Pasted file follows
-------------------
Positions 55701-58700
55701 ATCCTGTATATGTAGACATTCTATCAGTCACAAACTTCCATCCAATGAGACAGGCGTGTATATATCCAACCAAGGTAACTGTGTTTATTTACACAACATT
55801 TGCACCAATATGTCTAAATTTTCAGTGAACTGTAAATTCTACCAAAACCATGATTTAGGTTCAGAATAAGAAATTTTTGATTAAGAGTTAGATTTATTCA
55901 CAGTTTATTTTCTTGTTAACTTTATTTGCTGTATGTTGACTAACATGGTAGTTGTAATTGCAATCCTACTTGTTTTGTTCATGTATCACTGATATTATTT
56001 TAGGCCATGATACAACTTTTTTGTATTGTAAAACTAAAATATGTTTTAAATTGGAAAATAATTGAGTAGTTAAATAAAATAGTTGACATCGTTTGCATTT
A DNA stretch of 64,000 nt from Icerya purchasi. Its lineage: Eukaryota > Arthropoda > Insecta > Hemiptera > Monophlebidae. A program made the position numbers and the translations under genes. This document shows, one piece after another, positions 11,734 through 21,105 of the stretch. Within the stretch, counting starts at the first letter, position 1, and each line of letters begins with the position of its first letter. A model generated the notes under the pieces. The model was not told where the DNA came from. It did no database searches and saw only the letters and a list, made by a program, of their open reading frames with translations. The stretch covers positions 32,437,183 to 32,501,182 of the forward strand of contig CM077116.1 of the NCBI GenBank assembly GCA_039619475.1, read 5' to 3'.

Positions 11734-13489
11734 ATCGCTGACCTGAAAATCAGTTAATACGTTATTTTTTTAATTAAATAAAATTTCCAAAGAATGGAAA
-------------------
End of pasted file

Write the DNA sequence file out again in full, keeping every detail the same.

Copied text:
Positions 55701-58700
55701 ATCCTGTATATGTAGACATTCTATCAGTCACAAACTTCCATCCAATGAGACAGGCGTGTATATATCCAACCAAGGTAACTGTGTTTATTTACACAACATT
55801 TGCACCAATATGTCTAAATTTTCAGTGAACTGTAAATTCTACCAAAACCATGATTTAGGTTCAGAATAAGAAATTTTTGATTAAGAGTTAGATTTATTCA
55901 CAGTTTATTTTCTTGTTAACTTTATTTGCTGTATGTTGACTAACATGGTAGTTGTAATTGCAATCCTACTTGTTTTGTTCATGTATCACTGATATTATTT
56001 TAGGCCATGATACAACTTTTTTGTATTGTAAAACTAAAATATGTTTTAAATTGGAAAATAATTGAGTAGTTAAATAAAATAGTTGACATCGTTTGCATTT
A DNA stretch of 64,000 nt from Icerya purchasi. Its lineage: Eukaryota > Arthropoda > Insecta > Hemiptera > Monophlebidae. A program made the position numbers and the translations under genes. This document shows, one piece after another, positions 11,734 through 21,105 of the stretch. Within the stretch, counting starts at the first letter, position 1, and each line of letters begins with the position of its first letter. A model generated the notes under the pieces. The model was not told where the DNA came from. It did no database searches and saw only the letters and a list, made by a program, of their open reading frames with translations. The stretch covers positions 32,437,183 to 32,501,182 of the forward strand of contig CM077116.1 of the NCBI GenBank assembly GCA_039619475.1, read 5' to 3'.

Positions 11734-13489
11734 ATCGCTGACCTGAAAATCAGTTAATACGTTATTTTTTTAATTAAATAAAATTTCCAAAGAATGGAAA